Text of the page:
This review is also posted here.
I was staring at my pile of books for the "Something About Me" Reading Challenge and wondering what I should read next. I decided to go with The Time Traveler's Wife by Audrey Niffenegger, since I had been enjoying the new TV series "Journeyman" and had really liked "Quantum Leap" as well. It was a great choice! The book was absolutely WONDERFUL!!
The novel is about Henry and Clare. Henry, from time to time, and completely outside of his control, "jumps" to another time period in his life or Clare's. Clare meets him when she is six and he is thirty-six, but he doesn't meet her until she is twenty, which is when he is twenty-eight. So when they meet in Henry's "real" time, she knows him very well, yet he doesn't know her at all. I can't talk about this novel in my usual way of what I liked and what I didn't like, because this isn't so much a story with a beginning, middle and end (except from Clare's point of view), as it is a story in which everything takes place simultaneously. So to talk about any particular happening in the story is to possibly give something away, even though for much of the book, the reader knows what is coming, because it already happened from someone's point of view. The only question is from whose point of view and at which point in time the reader will discover the how and why of whatever it was (s)he knows happens. A bit confusing, no? Besides, there was only one thing I didn't like, and it was something that Clare did that, to me, seemed completely out of character for her. I'll have to leave you to figure out what that is when you read this book. Because you should read this book. It immediately became one of my favorites.
I have always had a fascination with quantum physics/mechanics. That is not to say I understand them much, but I find them absolutely intriguing. I think that is why I can't stop thinking about the novel. I keep trying to compare things that happen to Henry in the novel with what little bit I sort of, kind of, but not really understand about quantum physics. Schrödinger's cat kept coming to mind. In what state was Henry at various times in the book? Was he ten, or was he thirty-two? Was he injured or was he perfectly fine? Was he in this state or in that state at any point in time? Well, he was all of the above, all at the same time. Which, of course, makes sense and nonsense simultaneously.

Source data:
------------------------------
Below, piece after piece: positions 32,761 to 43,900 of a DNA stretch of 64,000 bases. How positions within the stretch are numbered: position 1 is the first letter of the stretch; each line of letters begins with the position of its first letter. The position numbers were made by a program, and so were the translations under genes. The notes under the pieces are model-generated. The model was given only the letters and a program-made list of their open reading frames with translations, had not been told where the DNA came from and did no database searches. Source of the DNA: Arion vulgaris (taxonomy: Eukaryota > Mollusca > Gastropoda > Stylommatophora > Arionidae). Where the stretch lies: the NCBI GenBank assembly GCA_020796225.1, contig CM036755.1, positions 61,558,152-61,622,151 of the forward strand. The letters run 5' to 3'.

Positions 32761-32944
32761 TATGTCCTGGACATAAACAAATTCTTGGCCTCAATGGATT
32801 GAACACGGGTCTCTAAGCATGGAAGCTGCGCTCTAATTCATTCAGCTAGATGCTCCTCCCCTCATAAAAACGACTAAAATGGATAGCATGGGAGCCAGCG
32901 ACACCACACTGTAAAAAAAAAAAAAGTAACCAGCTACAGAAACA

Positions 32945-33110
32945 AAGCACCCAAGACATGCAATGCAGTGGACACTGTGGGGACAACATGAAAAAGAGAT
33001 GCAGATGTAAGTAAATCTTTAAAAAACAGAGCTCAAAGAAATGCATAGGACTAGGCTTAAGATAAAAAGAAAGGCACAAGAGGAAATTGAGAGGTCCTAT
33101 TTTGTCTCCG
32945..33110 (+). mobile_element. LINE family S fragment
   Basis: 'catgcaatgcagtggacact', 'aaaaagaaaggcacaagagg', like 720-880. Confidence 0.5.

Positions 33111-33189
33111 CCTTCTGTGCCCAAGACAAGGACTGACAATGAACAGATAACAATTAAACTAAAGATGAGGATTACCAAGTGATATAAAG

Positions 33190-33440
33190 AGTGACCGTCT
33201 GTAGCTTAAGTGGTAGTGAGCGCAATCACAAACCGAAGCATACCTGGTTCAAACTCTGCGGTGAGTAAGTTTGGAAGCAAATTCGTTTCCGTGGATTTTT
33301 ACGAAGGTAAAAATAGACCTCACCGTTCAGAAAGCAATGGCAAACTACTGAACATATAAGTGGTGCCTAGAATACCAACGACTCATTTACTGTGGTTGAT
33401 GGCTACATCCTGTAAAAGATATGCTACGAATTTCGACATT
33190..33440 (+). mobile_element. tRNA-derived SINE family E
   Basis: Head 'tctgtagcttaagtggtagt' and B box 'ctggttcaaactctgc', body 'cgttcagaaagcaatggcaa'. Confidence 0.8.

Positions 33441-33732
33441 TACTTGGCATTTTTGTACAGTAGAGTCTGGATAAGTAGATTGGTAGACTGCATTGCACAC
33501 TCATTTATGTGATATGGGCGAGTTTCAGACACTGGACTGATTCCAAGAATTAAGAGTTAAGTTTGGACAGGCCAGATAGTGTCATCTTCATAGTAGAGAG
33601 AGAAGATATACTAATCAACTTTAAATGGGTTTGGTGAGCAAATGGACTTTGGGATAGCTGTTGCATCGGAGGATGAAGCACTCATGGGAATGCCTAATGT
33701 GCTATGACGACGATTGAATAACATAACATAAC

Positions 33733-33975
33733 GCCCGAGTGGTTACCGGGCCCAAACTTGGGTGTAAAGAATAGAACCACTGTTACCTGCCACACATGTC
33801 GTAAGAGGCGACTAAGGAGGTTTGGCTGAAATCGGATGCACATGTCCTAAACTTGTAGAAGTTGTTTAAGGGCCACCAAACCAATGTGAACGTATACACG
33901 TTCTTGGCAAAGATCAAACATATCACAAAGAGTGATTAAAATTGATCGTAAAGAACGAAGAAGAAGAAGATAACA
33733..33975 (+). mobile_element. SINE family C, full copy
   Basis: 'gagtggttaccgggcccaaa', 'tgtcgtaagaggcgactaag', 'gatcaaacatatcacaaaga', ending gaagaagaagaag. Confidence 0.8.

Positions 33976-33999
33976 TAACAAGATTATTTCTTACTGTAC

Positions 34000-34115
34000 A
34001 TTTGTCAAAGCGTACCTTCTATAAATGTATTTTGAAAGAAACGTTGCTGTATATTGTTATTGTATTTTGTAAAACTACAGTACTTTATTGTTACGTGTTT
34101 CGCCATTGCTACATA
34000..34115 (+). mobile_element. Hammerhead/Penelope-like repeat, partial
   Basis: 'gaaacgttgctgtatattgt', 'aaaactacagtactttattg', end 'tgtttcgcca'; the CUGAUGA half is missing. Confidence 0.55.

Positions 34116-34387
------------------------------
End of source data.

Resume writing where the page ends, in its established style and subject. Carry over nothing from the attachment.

One thing I wonder, and I don't think it gives anything away, is why we never see MORE than two Henrys at a given time. It seems that occasionally, there might be a time when multiple Henrys ended up at the same place at the same time, since he traveled to places and times that held some import in his life.
Although I am not doing my what I liked and didn't like thing, I have to say that I absolutely LOVED the character Kimy. Her complete ho-hum acceptance of a naked Henry suddenly appearing under her dining room table or on her kitchen floor, and the fact that she kept changes of clothes in various sizes for him, and was just exactly the type of neighbor you wish you'd known as a child, or you wish your children had in their lives, and that it's all wrapped up in this tiny elderly Asian woman, was totally endearing and funny. She is a fabulous character.
So to summarize, really only one thing needs to be said: If you haven't read this novel, you should immediately rectify that situation.
I originally chose this book from Dewey's list. It then appeared on Heatherbird's list as well. Dewey grew up in Chicago and enjoyed reading a story set in an area with which she was very familiar. I understand that completely, as that is one reason why I love Pat Conroy's novels, besides his amazing writing of course. Dewey also has a relationship with her husband that is similar to that of Clare and Henry. Heatherbird chose this book because she likes science fiction that seems realistic.